I do think that the idea of Santa can offer a somewhat tangible example of somebody displaying Christ-like qualities that kids would understand, like being charitable, loving one's neighbor, caring for widows/orphans. We make parallels between things today and things from the Bible, and I see no harm in pointing out to children the positive actions the original St. Nicholas did. I do not believe the character himself is inherently evil, but the way society exalts him to a god-like status is wrong. It is no different from the way we worship food, tv, sports, comics, video games, etc. It just happens to coincide with a holiday dedicated to Christ. In reality we should be worshiping Christ every day, not just on a select few days of the year. We must be careful not to let anything become more important than our Savior.

That's my view on Santa- fictitious character based on a real person who did nice things to help others. Great opportunity to segue into Christ's characteristics and the real reason we are celebrating Christmas. After you discuss it with your children there's really no need to re-approach the topic, since I think kids are pretty smart and there's a reason Christ said our faith should be child-like. They know that Jesus loves them, and they accept it. Santa need not be a substitute.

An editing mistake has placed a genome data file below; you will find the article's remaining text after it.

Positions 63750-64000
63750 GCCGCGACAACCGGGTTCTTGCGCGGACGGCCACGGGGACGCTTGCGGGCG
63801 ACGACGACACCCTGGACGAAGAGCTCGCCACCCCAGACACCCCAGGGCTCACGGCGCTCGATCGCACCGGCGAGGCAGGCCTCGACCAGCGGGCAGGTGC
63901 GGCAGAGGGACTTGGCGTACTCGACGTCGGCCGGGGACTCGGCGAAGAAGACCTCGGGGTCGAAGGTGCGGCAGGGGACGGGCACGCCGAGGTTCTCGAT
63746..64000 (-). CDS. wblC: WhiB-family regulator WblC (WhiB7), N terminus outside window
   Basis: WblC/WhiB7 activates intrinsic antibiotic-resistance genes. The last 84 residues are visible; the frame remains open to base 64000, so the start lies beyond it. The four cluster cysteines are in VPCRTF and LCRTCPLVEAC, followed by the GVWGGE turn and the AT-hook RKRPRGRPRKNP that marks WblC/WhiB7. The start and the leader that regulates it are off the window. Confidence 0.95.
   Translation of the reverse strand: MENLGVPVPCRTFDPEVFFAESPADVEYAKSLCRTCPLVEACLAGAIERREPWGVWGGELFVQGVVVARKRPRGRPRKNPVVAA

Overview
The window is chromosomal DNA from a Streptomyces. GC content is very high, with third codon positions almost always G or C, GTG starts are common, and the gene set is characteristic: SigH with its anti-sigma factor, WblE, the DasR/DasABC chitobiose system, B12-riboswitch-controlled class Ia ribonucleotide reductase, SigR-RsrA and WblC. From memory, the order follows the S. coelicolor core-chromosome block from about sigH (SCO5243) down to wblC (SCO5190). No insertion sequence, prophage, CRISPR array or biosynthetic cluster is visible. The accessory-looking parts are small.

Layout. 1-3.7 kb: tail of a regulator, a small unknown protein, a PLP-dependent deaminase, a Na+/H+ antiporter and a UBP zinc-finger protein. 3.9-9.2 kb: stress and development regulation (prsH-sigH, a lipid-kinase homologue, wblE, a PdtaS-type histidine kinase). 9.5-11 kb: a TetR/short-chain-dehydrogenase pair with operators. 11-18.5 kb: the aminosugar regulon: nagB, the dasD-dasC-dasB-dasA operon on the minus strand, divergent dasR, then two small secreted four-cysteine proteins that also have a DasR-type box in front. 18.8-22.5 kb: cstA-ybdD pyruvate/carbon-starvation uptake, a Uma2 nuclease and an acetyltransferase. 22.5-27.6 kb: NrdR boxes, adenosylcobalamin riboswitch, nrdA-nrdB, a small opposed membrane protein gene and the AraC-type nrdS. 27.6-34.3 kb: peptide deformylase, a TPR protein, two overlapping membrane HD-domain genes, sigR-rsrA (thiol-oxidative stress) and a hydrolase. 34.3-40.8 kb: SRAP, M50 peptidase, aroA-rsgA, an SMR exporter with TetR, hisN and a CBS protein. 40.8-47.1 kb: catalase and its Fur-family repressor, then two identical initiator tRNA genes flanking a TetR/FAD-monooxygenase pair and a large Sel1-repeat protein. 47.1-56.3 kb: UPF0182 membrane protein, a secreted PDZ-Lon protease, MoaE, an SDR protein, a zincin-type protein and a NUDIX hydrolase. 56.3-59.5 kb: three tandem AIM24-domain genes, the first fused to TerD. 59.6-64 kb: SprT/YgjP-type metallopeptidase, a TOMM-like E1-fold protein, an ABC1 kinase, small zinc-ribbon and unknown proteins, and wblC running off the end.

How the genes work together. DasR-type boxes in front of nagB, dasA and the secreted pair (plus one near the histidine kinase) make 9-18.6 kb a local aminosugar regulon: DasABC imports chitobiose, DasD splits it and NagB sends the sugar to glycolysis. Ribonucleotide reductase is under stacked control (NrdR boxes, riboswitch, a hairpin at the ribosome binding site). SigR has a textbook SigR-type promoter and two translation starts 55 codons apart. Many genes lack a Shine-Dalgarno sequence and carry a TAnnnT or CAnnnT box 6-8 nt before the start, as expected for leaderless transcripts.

Monday, December 15, 2008

let it snow!

After Church
Safeway Parking Lot

It finally feels like winter here, with the snow storm that hit yesterday. Today it is cold and beautifully white out, and some of the snow is hanging on through the sun. We are supposed to get hit with another wave of snow around Wednesday, but I'm taking that forecast with a grain of salt. It may be too much to hope for another day of snow.